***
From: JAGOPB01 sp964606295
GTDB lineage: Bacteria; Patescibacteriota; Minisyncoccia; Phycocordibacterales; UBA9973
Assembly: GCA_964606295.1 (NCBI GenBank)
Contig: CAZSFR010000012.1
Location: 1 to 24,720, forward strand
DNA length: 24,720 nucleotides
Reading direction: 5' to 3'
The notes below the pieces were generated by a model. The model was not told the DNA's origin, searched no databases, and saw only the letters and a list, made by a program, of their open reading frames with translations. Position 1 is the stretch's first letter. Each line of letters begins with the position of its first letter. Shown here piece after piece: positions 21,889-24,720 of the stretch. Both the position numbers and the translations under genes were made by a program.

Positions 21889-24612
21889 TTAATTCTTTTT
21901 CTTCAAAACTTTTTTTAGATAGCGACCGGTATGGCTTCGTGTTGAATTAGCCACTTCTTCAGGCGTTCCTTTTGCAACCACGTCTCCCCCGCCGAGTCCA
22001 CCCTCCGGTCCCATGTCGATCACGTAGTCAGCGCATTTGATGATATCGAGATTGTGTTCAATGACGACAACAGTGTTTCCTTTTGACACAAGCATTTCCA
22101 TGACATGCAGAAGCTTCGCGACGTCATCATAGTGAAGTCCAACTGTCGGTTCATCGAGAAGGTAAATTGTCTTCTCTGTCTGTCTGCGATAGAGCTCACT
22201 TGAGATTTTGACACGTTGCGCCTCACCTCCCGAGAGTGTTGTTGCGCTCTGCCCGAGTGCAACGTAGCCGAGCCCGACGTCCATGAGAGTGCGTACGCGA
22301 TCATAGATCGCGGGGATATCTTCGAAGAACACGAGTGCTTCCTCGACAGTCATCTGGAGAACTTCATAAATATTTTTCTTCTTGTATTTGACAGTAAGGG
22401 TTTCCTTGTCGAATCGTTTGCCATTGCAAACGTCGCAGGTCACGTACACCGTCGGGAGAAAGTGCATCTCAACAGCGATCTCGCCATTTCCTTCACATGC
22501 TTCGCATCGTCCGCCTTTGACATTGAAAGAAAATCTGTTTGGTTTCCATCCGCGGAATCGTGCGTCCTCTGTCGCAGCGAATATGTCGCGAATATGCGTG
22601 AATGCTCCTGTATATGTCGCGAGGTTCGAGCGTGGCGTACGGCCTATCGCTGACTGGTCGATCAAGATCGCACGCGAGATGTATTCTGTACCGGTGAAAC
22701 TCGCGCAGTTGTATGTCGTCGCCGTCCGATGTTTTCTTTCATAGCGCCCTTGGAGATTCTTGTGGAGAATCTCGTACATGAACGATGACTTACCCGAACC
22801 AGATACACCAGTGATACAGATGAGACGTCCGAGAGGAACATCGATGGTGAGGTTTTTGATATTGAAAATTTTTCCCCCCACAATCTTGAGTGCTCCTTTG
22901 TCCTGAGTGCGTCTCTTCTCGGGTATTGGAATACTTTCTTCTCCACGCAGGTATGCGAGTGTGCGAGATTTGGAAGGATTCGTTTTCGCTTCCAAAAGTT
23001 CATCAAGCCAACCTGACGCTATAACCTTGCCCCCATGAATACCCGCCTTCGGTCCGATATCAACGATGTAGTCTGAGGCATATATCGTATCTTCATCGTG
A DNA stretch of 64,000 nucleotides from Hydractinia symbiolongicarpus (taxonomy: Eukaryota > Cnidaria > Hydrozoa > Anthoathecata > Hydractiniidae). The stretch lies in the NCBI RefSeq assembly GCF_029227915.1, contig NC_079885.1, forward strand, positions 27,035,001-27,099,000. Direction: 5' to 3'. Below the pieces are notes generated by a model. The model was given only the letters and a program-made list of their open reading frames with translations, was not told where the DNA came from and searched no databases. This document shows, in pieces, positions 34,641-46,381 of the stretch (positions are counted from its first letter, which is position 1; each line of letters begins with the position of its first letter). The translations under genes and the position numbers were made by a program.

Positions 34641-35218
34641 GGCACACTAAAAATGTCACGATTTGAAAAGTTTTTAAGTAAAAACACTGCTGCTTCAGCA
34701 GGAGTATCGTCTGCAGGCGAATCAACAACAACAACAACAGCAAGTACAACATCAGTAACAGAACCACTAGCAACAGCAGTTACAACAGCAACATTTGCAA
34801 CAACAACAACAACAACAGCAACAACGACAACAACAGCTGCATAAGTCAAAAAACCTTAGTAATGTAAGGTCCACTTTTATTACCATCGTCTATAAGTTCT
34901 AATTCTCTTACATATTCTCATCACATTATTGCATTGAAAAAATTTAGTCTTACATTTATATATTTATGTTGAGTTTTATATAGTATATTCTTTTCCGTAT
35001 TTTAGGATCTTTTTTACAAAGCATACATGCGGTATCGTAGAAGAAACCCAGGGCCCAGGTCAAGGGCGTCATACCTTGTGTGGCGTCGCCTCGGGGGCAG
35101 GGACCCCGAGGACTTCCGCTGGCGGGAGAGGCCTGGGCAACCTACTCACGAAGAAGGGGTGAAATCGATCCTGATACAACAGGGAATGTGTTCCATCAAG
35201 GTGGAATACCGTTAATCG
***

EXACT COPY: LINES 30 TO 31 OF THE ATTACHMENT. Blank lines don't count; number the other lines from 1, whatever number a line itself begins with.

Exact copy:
35101 GGACCCCGAGGACTTCCGCTGGCGGGAGAGGCCTGGGCAACCTACTCACGAAGAAGGGGTGAAATCGATCCTGATACAACAGGGAATGTGTTCCATCAAG
35201 GTGGAATACCGTTAATCG